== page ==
Adianto P. Simamora , THE JAKARTA POST , JAKARTA | Fri, 06/26/2009 1:06 PM | Headlines
The quality of the country's teachers remains in doubt as those choosing the profession do so to keep their families happy or as a last resort, a new survey reveals.
The Association of Indonesian Muslim Intellectuals (ICMI), which surveyed about 300 senior high school teachers (SMU) in Jakarta, Banten and South Sumatra, found that 45 percent of teachers chose the profession as a last resort.
"They are *forced' to be teachers because they have been unemployed for a certain time or because of family pressure," chairman of the ICMI's qualified education movement (Gerutas) program, Husni Rahim, said in a seminar Thursday.
"Such teachers prefer to complain about the poor condition of infrastructure or welfare, rather than seek ways to improve the quality of the students."
The study showed that only 54 percent of teachers were happy with their jobs.
"The teacher that were happy were those who had chosen a career in teaching. In practice, those teachers work to educate students from their heart," he said.
Gerutas claimed the study represented the real condition of teachers all over the country. Gerutas, a new program under the ICMI, is designed to encourage teachers to improve their professional skills and boost the country's education system. Under the program, the teachers will receive intensive training, in topics such as, English, math, biology, physics and chemistry.
"We expect to train 2,000 teachers in five years," he said.
The Education Ministry said it would assess the competency of teachers to improve the quality of education in Indonesia.
Indonesia has only recently conducted certification programs to determine the qualifications of teachers based on their portfolios.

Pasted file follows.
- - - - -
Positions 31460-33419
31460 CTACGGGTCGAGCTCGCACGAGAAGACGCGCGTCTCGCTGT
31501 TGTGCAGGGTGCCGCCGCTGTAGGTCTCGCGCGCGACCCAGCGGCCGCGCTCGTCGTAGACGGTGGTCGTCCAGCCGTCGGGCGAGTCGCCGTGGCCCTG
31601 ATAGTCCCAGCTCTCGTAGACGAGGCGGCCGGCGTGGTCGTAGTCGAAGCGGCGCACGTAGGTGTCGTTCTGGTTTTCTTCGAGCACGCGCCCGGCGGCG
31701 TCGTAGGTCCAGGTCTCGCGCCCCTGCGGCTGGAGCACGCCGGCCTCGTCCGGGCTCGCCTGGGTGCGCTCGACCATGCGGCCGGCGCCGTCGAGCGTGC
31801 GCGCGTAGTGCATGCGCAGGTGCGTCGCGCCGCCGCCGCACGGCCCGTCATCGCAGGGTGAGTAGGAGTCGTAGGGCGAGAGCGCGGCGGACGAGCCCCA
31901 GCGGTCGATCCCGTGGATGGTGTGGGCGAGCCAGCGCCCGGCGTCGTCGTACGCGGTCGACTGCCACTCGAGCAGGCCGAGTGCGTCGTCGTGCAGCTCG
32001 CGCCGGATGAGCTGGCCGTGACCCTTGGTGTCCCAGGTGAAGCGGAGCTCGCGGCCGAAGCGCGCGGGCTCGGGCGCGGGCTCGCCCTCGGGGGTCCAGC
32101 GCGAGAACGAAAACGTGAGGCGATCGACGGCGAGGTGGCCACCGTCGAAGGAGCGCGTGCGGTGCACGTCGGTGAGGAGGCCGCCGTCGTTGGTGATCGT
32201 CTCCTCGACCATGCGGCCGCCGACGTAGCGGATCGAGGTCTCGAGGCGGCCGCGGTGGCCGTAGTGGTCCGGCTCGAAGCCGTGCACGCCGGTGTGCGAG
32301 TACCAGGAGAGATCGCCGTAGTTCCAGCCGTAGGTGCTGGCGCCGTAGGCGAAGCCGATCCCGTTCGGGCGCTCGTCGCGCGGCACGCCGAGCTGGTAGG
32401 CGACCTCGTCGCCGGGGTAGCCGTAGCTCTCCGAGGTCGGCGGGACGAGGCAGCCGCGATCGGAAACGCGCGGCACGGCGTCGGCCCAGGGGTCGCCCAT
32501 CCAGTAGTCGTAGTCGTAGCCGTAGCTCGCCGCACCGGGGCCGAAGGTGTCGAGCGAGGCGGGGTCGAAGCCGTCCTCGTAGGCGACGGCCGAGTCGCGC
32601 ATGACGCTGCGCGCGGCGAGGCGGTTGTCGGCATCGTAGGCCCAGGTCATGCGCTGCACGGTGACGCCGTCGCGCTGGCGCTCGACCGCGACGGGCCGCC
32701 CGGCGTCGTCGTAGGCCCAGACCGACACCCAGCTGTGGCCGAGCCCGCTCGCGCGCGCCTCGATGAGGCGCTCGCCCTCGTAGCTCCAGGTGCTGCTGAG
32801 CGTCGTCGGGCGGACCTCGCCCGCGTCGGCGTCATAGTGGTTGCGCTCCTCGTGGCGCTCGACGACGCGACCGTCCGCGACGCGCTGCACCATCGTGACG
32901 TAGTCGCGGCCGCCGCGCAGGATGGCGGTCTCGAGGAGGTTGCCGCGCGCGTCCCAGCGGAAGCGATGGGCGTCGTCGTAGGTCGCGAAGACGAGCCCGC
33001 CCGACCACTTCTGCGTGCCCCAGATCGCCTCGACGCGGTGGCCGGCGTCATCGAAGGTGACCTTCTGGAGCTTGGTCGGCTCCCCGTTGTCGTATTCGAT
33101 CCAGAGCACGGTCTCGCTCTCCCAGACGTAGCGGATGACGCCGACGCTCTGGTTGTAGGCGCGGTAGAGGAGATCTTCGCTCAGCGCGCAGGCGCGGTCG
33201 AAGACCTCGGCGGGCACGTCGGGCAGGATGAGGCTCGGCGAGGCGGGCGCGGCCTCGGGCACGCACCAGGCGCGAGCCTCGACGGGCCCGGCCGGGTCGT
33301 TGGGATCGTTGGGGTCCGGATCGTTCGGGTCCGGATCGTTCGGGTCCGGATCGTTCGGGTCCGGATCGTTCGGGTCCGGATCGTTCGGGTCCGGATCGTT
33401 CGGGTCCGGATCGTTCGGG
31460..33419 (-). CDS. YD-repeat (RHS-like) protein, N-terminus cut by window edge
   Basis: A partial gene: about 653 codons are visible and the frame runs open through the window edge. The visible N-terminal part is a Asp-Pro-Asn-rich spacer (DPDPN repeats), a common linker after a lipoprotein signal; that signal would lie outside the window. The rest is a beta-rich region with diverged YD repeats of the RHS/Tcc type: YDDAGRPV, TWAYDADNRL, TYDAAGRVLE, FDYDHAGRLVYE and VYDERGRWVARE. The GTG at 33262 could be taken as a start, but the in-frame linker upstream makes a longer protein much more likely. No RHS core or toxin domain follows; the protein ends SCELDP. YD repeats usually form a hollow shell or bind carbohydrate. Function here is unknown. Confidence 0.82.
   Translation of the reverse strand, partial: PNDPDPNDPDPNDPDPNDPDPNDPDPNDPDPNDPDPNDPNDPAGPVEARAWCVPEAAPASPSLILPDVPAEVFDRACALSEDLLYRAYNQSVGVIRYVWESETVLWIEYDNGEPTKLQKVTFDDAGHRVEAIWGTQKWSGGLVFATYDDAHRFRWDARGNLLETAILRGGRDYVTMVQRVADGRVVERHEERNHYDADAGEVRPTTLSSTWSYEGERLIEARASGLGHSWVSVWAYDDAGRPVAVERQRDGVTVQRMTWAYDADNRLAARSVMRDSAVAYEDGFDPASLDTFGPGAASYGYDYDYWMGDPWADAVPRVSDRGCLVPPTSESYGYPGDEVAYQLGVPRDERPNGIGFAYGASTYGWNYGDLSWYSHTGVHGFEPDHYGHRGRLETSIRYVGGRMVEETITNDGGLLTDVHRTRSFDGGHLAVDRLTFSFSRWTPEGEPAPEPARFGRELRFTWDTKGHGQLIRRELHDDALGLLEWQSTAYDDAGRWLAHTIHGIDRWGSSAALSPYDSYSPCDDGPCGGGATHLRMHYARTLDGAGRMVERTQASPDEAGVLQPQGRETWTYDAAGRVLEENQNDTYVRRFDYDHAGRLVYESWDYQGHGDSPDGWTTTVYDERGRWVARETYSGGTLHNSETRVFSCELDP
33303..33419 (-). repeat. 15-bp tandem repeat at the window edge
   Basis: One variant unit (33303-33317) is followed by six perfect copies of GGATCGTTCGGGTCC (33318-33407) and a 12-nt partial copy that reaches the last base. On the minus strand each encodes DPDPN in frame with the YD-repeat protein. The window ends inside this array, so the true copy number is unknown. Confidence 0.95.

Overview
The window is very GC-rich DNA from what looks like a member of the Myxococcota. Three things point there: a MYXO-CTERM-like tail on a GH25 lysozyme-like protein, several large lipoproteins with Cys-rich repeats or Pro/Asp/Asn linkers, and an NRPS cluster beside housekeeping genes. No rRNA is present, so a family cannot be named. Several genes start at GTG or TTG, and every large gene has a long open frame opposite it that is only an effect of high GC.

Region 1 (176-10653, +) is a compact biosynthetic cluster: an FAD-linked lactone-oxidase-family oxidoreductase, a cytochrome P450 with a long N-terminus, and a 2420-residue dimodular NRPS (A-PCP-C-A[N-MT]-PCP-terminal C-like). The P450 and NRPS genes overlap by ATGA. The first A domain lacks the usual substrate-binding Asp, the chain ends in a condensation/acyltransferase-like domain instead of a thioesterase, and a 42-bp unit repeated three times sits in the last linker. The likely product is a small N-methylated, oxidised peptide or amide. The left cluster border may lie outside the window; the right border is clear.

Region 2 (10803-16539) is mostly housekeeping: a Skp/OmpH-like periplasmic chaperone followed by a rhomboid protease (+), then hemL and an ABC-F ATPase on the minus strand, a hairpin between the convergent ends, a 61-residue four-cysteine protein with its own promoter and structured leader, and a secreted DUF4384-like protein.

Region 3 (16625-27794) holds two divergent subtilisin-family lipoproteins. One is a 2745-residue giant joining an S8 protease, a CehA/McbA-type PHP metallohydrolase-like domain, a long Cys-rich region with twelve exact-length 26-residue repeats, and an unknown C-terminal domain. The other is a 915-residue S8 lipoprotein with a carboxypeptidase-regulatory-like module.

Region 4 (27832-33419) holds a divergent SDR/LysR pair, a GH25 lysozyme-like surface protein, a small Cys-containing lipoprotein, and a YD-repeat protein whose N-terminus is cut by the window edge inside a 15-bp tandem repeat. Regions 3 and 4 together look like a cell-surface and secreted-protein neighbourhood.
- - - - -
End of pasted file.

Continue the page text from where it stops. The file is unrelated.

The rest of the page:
Data from the ministry showed that 360,000 teachers in Indonesia were certified.
Chairman of the ICMI expert board, Ginandjar Kartasasmita, said the poor quality of teachers was due to the low pay.
"Everyone believes that teachers are central to the development of the nation, but it is strange the welfare of teachers is not in line with their *noble' efforts," he said.
The state of education in the country has long been a political issue in the country.
The three presidential candidates have promised to raise the quality of education by allocating more money to the system.
The government currently allocates 20 percent of the state budget to the education sector.
Dozens of activists from the Education Coalition said Thursday that the presidential candidates lacked realistic and essential education programs.
Activist Roy Salam, a member of the coalition said that candidates as well as their campaign teams had failed to face the real problems. "For example, SBY-Boediono offered 20 percent of the state budget for education. That is not an offer, but an obligation. Whoever the next president is, they must implement the 20 percent budget for education as it is stated in our Constitution," he said.
Another member, Bambang Wisudo, said that candidates had offered free education, but failed to explain how it would be provided.
"What do they mean by *free school'? Is this for tuition only? Or does it include books and other expenses? No explanations at all," Bambang said.
Ade Irawan from Indonesia Corruption Watch highlighted the lack of commitment to eradicating corruption in the education sector. "It's no secret a that corrupt practices occur in almost all education institutions, from ministry offices to the schools." (bbs)